Currency trading was choppy Wednesday as investors fretted over the European debt crisis and considered mixed U.S. economic reports.
French President Nicolas Sarkozy said that talks about a plan to stem the region's debt crisis have stalled. Sarkozy met with German Chancellor Angela Merkel Wednesday ahead of a European summit this weekend.
Merkel said that the Oct. 23 summit "will not be the end point of regaining trust. It will be a point at which we act, but much more will follow." The euro rose 4 percent last week on expectations that a comprehensive plan would be announced following the summit, but hopes began to fade this week after German officials cooled expectations.
The euro was unchanged at $1.3747 late Wednesday after rising 0.9 percent earlier in the day.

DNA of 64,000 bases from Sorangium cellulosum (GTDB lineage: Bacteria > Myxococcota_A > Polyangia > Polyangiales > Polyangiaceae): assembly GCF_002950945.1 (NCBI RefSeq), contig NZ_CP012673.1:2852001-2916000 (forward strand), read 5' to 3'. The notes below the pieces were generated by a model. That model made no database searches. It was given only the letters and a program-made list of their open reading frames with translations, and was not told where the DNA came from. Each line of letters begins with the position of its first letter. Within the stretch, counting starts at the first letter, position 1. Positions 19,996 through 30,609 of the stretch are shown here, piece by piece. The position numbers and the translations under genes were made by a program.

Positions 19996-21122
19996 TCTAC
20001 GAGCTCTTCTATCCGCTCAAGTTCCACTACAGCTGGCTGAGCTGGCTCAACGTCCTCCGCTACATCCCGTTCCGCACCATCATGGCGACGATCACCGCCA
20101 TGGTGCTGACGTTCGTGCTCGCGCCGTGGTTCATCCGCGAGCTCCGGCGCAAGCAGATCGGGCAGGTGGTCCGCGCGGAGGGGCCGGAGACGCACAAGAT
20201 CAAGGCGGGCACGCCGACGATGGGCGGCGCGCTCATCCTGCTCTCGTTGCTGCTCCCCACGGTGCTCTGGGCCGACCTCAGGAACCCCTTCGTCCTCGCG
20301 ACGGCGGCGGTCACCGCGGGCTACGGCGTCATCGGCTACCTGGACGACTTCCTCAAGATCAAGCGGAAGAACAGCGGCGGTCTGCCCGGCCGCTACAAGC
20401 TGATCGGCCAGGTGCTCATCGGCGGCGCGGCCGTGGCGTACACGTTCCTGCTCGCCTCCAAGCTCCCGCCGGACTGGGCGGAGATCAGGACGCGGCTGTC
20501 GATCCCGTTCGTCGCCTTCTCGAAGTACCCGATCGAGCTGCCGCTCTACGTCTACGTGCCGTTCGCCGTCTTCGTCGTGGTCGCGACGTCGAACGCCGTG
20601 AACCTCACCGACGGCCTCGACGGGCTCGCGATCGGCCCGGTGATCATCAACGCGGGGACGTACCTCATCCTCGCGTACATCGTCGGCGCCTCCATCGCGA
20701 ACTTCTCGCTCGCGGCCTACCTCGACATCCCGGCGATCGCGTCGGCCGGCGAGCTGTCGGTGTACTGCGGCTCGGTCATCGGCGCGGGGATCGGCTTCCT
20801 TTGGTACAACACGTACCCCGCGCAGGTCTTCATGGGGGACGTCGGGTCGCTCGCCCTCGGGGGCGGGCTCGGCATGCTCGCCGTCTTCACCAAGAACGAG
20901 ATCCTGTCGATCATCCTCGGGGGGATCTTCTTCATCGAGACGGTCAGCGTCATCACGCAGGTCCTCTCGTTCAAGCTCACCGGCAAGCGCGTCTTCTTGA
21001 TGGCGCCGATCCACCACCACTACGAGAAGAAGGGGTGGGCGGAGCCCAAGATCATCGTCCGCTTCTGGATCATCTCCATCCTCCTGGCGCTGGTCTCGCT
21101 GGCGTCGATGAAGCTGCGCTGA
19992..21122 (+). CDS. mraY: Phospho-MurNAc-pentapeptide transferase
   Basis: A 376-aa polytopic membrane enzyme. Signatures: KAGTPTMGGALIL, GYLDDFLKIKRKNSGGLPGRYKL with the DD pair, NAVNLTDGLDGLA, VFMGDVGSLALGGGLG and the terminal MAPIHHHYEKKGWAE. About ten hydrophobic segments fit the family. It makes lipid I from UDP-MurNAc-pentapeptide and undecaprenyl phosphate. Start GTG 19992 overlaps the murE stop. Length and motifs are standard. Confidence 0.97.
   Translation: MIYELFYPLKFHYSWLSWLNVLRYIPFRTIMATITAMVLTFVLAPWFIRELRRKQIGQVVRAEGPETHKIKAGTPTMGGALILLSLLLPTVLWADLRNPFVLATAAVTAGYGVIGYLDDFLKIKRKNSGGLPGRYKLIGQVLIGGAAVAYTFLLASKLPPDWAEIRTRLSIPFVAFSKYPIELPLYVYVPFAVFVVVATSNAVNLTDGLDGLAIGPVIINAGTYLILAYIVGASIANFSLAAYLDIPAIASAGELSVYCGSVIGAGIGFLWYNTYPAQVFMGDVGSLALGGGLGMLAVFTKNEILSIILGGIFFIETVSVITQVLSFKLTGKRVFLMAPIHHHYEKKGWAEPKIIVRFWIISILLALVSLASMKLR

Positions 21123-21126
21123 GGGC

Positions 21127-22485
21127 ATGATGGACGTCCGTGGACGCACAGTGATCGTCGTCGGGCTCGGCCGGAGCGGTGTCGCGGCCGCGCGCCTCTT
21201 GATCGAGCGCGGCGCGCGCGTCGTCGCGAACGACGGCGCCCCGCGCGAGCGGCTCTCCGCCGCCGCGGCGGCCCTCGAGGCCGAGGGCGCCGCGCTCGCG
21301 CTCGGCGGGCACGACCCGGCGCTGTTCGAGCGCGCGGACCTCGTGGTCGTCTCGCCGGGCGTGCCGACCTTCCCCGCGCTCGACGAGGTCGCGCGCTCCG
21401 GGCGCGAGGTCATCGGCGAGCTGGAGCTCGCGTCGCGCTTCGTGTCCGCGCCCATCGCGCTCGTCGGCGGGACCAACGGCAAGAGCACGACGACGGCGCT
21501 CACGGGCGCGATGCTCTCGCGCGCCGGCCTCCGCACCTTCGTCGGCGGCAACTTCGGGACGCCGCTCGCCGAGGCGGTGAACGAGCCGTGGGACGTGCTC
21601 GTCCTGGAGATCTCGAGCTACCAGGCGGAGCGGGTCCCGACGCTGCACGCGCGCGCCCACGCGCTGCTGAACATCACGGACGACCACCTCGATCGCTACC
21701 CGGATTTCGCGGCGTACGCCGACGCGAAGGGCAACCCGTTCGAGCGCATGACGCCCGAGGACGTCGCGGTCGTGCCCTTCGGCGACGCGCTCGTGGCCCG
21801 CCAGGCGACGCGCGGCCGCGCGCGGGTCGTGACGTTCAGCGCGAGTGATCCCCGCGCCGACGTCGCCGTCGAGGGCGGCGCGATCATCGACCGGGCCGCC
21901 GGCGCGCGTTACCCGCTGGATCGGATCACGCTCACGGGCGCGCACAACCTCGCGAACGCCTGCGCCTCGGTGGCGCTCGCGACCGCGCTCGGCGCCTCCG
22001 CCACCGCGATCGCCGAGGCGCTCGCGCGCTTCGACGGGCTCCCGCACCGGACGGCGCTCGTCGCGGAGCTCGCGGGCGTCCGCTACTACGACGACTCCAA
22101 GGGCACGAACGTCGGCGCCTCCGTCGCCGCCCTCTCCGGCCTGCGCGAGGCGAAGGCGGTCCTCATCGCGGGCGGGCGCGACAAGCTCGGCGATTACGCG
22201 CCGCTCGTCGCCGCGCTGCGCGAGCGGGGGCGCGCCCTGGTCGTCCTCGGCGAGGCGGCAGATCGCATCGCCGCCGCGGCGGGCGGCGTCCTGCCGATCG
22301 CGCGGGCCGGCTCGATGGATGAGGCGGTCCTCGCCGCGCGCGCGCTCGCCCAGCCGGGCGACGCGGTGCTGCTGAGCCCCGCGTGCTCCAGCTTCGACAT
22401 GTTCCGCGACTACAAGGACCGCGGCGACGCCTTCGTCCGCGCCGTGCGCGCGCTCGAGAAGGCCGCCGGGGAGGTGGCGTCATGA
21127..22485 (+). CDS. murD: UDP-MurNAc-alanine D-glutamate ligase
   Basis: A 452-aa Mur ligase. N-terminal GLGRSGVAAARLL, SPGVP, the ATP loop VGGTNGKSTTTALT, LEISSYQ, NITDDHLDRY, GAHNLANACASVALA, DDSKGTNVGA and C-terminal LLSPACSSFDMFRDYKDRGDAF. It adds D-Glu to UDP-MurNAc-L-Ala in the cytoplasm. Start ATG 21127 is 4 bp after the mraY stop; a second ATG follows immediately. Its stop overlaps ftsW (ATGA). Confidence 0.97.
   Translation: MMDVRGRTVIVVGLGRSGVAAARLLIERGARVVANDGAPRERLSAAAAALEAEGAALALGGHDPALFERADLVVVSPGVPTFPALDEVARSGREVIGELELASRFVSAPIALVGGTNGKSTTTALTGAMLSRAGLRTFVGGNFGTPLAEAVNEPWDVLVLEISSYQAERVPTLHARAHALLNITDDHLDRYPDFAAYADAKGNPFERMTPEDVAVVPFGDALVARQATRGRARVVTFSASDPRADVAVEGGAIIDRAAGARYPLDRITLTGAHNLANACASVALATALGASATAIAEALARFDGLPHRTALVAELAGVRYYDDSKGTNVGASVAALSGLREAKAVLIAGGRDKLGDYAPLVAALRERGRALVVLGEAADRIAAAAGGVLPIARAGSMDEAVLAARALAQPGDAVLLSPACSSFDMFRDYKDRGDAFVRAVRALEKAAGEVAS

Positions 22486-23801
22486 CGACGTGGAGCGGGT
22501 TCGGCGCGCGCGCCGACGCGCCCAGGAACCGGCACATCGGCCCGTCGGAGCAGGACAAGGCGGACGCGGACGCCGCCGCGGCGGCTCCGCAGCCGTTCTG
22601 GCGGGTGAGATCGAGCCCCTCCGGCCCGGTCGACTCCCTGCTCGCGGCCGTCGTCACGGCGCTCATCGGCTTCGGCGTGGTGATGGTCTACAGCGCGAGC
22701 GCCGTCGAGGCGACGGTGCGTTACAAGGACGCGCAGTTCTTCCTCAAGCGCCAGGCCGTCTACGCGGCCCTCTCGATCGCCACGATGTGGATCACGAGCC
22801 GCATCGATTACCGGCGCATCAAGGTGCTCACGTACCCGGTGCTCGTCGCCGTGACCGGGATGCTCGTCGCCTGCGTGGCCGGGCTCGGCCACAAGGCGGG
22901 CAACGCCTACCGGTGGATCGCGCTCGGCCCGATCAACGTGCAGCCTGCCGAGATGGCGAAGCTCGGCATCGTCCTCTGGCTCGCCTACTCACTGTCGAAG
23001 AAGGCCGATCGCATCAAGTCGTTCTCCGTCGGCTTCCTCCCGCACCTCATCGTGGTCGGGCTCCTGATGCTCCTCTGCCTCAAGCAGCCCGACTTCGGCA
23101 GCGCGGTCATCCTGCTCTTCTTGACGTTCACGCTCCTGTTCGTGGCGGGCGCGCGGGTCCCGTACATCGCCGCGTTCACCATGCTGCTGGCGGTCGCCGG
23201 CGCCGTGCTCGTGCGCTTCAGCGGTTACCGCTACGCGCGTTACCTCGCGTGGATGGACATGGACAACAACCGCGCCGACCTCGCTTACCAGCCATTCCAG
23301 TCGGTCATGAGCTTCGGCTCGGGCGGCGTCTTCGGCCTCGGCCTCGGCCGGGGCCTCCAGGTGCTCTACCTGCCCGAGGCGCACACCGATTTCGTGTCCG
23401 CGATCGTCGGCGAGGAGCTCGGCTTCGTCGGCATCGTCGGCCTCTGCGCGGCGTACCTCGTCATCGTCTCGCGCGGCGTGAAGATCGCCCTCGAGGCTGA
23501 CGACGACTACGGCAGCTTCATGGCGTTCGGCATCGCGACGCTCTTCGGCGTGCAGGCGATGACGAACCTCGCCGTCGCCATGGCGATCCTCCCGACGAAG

In the U.S., the government said homes were built in September at the fastest pace in 17 months, a hopeful sign for the struggling housing market. Builders began work on 658,000 homes, the Commerce Department said.
Separately, the government said consumer prices increased more slowly in September than the month before. The Consumer Price Index rose 0.3 percent in September, below a 0.4 percent rise in August, according to the Labor Department.
The encouraging data was offset by a gloomier view of the economy from the Federal Reserve. A report known as the Beige Book found that businesses in some areas of the country were holding back spending because they were unsure of the economic outlook.
In other trading Wednesday, the British pound rose to $1.5764 from $1.5734 late Thursday. The dollar rose to 0.9032 Swiss franc from 0.8981 Swiss franc and to 1.0194 Canadian dollar from 1.0162 Canadian dollar. The dollar was practically unchanged at 76.78 Japanese yen compared to 76.76 Japanese yen.